Most people are also too focused on how many people are killed by firearms each year that they often ignore the fact that guns actually save more lives than they take.    Guns are used far more often in self-defense than in a crime and 98% of the time that a gun is used in self-defense, not a single shot is fired. Take the case of 22-year-old Nick Meli. This Oregon concealed-carry permit holder was present during a mall shooting in Clackamas, Oregon last month. Once he heard shots firing, he saw a gunman with a rifle who had just shot and killed two people. He positioned himself behind a pillar and drew his gun. He presented himself to the gunman who, upon seeing Nick’s gun, turned his own weapon on himself and pulled the trigger. Had he not been present, we may very well have seen another Sandy Hook-style shooting just days after the tragedy.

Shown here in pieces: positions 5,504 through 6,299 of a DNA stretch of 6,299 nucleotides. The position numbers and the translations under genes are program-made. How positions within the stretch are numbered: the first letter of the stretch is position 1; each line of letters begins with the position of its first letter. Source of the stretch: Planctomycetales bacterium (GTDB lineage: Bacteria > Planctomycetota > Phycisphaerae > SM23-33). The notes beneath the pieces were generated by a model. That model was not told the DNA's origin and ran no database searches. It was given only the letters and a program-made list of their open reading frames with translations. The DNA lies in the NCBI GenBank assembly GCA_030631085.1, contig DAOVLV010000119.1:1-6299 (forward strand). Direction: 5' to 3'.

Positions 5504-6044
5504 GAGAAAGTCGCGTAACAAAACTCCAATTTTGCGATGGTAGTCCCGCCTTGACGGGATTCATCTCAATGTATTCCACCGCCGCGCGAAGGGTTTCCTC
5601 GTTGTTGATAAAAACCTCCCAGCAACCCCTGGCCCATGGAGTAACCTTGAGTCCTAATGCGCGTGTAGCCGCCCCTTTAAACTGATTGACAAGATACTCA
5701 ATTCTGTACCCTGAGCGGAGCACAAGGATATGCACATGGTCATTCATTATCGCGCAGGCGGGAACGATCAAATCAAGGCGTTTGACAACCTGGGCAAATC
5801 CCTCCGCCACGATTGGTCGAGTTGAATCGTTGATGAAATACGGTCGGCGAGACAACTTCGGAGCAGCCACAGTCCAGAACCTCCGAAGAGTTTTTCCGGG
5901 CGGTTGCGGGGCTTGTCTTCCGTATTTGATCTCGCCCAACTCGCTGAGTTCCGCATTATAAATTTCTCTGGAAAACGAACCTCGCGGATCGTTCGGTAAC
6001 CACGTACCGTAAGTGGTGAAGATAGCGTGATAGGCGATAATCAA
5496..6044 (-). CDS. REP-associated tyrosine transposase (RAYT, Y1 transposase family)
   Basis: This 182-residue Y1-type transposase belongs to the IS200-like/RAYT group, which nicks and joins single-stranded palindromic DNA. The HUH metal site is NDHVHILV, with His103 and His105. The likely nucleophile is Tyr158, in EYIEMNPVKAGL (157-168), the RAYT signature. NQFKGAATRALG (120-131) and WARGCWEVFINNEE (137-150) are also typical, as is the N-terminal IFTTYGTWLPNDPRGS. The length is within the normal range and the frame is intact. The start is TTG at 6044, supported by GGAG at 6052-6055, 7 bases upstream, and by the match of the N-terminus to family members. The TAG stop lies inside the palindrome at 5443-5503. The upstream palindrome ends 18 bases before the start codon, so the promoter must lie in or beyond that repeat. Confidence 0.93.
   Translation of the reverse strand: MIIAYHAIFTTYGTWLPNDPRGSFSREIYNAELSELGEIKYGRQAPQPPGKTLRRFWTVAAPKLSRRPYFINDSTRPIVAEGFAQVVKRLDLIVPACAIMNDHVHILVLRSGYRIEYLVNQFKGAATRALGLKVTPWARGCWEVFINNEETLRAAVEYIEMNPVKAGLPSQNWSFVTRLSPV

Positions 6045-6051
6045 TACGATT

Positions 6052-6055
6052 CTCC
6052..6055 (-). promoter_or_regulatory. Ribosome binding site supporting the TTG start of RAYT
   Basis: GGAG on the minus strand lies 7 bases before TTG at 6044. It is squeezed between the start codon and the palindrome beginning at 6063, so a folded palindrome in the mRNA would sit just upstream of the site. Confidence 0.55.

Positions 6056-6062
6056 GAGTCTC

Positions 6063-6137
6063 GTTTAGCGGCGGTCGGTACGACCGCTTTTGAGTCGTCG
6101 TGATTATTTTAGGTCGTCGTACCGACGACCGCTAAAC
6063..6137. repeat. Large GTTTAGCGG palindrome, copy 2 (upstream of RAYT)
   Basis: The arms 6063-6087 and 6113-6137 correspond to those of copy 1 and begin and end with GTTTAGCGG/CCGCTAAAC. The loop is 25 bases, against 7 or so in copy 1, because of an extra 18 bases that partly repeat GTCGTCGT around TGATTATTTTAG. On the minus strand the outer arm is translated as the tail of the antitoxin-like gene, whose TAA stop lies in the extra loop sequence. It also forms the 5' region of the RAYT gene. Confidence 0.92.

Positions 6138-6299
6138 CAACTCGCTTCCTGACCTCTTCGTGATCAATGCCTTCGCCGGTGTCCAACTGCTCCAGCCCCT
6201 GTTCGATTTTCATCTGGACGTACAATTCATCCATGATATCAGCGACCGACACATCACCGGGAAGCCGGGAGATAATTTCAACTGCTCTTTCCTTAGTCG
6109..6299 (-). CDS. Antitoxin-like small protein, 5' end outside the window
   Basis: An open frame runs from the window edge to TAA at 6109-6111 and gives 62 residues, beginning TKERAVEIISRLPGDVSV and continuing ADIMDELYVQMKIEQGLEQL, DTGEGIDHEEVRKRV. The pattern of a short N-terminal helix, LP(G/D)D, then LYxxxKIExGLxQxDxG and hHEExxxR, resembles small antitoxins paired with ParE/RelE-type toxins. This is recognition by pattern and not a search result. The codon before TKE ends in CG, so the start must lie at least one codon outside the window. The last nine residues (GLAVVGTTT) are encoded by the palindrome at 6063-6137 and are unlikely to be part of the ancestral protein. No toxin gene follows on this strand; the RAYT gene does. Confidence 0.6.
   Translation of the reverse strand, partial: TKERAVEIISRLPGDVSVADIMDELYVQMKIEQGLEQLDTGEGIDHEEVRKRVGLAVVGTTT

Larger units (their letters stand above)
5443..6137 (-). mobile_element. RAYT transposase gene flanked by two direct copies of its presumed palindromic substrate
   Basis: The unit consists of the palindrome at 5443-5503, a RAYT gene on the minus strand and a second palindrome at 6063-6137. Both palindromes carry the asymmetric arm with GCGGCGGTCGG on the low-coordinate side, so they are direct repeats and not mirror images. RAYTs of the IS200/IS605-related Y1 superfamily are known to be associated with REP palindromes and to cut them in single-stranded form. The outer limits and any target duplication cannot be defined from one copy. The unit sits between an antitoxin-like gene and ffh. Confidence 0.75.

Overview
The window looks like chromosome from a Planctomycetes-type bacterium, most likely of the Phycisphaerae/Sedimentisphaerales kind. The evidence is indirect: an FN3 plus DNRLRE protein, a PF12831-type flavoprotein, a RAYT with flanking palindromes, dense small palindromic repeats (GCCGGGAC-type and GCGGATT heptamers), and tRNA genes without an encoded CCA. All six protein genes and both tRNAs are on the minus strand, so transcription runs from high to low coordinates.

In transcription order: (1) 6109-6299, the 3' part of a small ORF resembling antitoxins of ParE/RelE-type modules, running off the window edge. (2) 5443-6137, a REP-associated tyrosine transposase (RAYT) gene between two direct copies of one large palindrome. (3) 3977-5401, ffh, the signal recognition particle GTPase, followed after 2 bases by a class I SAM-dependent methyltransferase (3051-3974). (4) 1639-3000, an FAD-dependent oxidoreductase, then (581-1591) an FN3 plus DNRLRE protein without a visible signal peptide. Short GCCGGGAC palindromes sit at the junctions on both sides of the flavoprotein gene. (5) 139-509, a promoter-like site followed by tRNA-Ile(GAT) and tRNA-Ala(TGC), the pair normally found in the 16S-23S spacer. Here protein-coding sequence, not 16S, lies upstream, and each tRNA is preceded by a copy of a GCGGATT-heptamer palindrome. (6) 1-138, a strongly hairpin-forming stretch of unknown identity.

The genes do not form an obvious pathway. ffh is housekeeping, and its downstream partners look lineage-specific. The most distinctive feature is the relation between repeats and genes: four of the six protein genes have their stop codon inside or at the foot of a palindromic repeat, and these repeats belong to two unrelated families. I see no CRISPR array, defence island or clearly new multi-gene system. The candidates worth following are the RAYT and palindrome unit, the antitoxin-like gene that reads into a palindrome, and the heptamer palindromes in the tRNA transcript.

But the question still remains: how do we prevent school shootings? In the case of Adam Lanza, the 20-year-old shooter at Sandy Hook, stricter gun laws would not have worked. Before the shooting, he attempted to purchase firearms, only to be denied on the basis of mental instability, thus proving the effectiveness of background checks that are required for all over-the-counter gun purchases. His only option was to steal the guns from his mother. People are under the impression that Lanza used an assault-style rifle in the shooting, when in actuality, he didn’t. The police later found one in his car, but it was not used in the shooting, proving that you don’t need an assault-style rifle to carry out a shooting spree. (So that again begs the question: why ban them if it won’t stop school shootings?)